(Bloomberg) -- Hong Kong should consider allowing residents who have tested negative for the coronavirus to travel to China and Macau in reciprocal arrangements that could help the city’s economic recovery, according to Financial Secretary Paul Chan.
Once the coronavirus outbreak is contained, the arrangements could be extended to other parts of the Asia-Pacific region, Chan wrote in his blog Sunday. The number of new infections in Hong Kong jumped 40% in July from the end-June, signaling the economy will face more severe pressure in the third quarter, he said.
The worsening outbreaks in other countries mean global business activities and tourism to Hong Kong will be slow to recover, Chan said. While the U.S. and Europe may experience a deep recession, China’s economy is starting to regain momentum, Chan said.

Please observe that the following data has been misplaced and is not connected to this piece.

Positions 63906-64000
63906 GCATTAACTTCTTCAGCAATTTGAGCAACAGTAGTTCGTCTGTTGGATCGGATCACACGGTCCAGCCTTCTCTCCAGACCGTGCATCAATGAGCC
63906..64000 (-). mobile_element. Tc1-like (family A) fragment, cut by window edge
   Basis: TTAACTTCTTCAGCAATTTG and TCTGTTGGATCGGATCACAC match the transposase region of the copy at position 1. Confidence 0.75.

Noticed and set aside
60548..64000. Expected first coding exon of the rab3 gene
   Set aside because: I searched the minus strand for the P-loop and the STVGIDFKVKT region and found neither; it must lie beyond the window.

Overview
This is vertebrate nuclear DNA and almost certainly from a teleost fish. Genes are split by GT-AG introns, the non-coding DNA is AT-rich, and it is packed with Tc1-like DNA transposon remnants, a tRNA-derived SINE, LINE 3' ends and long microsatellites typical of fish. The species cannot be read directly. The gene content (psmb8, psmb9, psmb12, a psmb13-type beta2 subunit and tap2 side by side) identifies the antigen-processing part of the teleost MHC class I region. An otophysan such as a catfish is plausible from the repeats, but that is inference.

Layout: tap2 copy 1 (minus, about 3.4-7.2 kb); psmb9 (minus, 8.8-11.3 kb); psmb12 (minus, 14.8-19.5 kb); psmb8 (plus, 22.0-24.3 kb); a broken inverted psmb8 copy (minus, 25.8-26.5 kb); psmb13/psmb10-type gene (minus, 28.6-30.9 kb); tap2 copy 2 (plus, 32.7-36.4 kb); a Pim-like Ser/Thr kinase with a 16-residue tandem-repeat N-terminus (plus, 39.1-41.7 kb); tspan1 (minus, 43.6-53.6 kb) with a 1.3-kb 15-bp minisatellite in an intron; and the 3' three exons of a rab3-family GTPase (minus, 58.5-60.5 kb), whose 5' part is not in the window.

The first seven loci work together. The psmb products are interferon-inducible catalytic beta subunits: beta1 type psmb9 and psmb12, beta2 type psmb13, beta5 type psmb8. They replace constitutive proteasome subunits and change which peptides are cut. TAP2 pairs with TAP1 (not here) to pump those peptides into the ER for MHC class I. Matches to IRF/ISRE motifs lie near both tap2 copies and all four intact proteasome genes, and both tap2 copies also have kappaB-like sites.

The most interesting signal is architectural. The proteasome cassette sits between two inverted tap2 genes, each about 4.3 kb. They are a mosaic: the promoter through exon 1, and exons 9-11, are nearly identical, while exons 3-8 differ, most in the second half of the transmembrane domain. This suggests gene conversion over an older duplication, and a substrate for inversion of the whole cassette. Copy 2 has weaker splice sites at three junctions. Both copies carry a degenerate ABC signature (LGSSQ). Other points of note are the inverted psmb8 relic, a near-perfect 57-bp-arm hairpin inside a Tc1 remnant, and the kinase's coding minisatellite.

Key economic drivers for Hong Kong, including domestic consumption and fixed-asset investment, accelerated their declines in the second quarter while the drop in exports narrowed, Chan said. The Hong Kong government cannot continue to provide relief measures to residents and businesses in the long term, he said.
The Hong Kong government gave handouts of HK$10,000 ($1,290) to all adult permanent residents and provided billions of dollars in support for employers. The city’s economy contracted 9% in the second quarter.
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